The other day, I was at the dog park when I befriended the owner of one of the other dogs running around. When I asked him what he does for a living, he told me he’s a software engineer, but that he’d been bartending part-time for the past few weekends to make some extra cash. When I saluted him for simultaneously working two jobs, he said that though it’s been hard, it’s been worth it, because he was finally recently able to pay off his student debt! His accomplished smile warmed my heart. It was a Christmas miracle.
My millennial doggy friend isn’t the only one who recently made a promise to himself to pay off his debt. According to a survey conducted by Fidelity Investments, about one-third of Americans intend on making some sort of money resolution for the New Year. And of those people, roughly 29 percent plan to get rid of their debt. If I had to make an educated guess, I’d guess most of those Americans who need to pay off their debt are millennials, too.
So whether you're trying to pay off debt in the new year or save money elsewhere, here are some ideas to get you started on your money-related resolutions:
- Get a temporary part-time job to pay off any outstanding debt. Take a cue from my friend and find something you can pick up on the weekends to dig yourself out of your debt hole. While the short-term ramifications of working long hours may be tiring, the long-term financial freedom of no longer being weighed down by your student loans will make the grueling well worth it.
My suggestions? Bartending is fun and you can pick up shifts as you please. The same goes for waitressing, retail jobs, nannying and working on remote freelance projects.
2. Be as specific and realistic as possible. Whether it’s money goals or weight-loss goals, the truth is, a lot of people make resolutions for the New Year that they simply don’t keep. If you set out saying to yourself, “I’m going to pay off all my debt this year,” chances are you aren’t going to. However, if you say to yourself, “I’ll pay off one-third of my debt this year,” you’re more likely to stick to your goals.
Setting realistic goals is crucial because if your goals aren’t realistic, they’ll seem unattainable and insurmountable, and you won’t want to work towards them at all.
Create some numbers for yourself and begin working toward those smaller goals. Google Sheets and money tracking apps like Mint are your friend. Besides, how do you expect to achieve your money goals when you aren’t crystal-clear about them in the first place?
3. Cut spending by evaluating your biggest expense and trying to work on that. This year, I know my biggest expense has been rent. I know that if I want to work on spending less money in 2019, I need to start with my rent, so I’ll be focusing my efforts in the next few months on possibly finding a roommate, or moving elsewhere.
Usually, there’s some leeway when it comes to our biggest expenses. If yours is rent, try what I’m trying. If it’s food, cut down on eating out and look into meal prep and cooking more at home. When it comes to money, we’ve got to get creative, and perspective is everything here; for example, don’t think of finding a roommate as an inconvenient living situation, but rather, a rewarding and convenient financial situation.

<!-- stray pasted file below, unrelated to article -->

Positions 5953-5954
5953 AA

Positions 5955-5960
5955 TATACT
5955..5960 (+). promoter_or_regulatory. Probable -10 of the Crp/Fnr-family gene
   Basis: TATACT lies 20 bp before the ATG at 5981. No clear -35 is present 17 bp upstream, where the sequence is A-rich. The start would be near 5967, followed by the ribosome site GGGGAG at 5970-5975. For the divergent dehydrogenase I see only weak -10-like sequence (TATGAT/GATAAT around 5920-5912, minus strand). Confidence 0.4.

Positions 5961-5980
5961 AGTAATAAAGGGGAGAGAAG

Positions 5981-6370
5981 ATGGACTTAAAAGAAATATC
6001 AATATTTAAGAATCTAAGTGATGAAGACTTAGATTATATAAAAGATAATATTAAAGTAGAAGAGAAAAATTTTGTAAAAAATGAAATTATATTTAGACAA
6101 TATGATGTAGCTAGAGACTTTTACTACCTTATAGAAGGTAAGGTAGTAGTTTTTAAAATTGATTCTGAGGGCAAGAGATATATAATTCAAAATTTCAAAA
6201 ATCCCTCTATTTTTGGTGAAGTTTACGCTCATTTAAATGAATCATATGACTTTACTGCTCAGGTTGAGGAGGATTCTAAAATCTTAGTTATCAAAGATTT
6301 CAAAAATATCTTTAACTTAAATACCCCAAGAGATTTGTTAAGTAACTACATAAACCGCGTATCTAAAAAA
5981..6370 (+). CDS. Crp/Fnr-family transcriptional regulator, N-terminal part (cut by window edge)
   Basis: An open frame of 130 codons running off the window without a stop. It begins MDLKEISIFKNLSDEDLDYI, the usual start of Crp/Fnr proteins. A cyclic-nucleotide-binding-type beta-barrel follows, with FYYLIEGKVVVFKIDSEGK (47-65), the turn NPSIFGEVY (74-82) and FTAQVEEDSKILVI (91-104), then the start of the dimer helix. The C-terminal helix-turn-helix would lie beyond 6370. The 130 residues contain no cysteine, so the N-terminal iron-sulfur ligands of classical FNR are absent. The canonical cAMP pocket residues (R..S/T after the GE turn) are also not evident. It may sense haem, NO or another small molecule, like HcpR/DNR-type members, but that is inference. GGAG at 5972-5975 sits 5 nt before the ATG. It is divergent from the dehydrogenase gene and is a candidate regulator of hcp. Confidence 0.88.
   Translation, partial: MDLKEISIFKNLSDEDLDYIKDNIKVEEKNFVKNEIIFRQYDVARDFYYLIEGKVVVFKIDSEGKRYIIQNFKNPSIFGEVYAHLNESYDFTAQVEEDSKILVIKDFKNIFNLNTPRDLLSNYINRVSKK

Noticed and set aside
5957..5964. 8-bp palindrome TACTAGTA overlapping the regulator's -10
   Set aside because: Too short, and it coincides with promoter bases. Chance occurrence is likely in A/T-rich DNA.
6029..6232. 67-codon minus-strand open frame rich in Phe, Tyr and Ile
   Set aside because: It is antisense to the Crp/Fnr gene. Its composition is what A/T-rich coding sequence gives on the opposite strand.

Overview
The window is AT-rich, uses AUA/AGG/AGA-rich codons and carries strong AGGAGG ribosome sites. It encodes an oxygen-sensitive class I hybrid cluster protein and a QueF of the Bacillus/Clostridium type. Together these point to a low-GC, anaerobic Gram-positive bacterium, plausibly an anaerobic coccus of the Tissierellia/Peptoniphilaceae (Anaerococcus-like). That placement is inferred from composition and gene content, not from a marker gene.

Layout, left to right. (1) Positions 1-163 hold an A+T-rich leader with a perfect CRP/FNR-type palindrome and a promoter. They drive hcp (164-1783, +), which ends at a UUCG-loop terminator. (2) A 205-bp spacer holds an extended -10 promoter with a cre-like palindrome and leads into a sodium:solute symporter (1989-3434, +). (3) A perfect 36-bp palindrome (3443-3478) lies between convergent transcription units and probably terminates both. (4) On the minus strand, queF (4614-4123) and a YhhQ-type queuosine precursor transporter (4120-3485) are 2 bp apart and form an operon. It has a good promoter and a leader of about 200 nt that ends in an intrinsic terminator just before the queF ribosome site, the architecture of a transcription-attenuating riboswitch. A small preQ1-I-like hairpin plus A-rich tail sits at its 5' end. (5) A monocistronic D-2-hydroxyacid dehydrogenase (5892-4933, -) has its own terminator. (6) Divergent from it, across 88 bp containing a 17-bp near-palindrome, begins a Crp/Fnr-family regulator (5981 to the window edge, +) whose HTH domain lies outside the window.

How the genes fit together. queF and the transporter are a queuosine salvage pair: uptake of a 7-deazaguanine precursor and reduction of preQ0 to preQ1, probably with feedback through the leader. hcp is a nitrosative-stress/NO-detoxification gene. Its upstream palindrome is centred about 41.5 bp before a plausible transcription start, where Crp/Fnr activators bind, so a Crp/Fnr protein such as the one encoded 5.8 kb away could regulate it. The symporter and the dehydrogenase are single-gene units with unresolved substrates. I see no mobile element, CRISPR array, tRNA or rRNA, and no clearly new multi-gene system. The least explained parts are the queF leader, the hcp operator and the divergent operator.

4. Don’t be afraid to ask for help. I know, I know: Money is one of those things some people just don’t like to talk or think about. I don’t check my bank account until it’s absolutely necessary to (am I the only one that lives in denial, or…?) People are funny about money.
If you’re completely in the dark about your finances, consider hiring a financial planner. This is especially a good idea if you’re a small business owner, or are going through a big life transition, like changing jobs or careers, or moving from one state or city to another.
“A good financial planner is literally a doctor (plus therapist!) for your money: an independent third party who can provide you the latest and greatest advice, act as a sounding board for big decisions and, most importantly, help guide your family to making better-informed decisions and potentially even resolve a dispute.”
5. Plan ahead as much as you can. Ladies, being smart with money is all about being smart with planning, whether it’s planning to pack a sandwich in advance rather than splurging on that $15 sammy, or spacing out buying your holiday gifts throughout the year rather than buying them all at once a week before Christmas.
Plan ahead by creating a PowerPoint to take into your next meeting with your boss to ask for that bonus or raise, subscribing to your favorite meal prepper on Instagram, and picking out on Sunday which nights of the week you’re going to go out so you have an idea of how much money you’ll be spending, when and where.
Yes, being a money maven takes some effort, but you’ll pat yourself on the back in the new year when you feel confident you’re making the best financial decisions for yourself.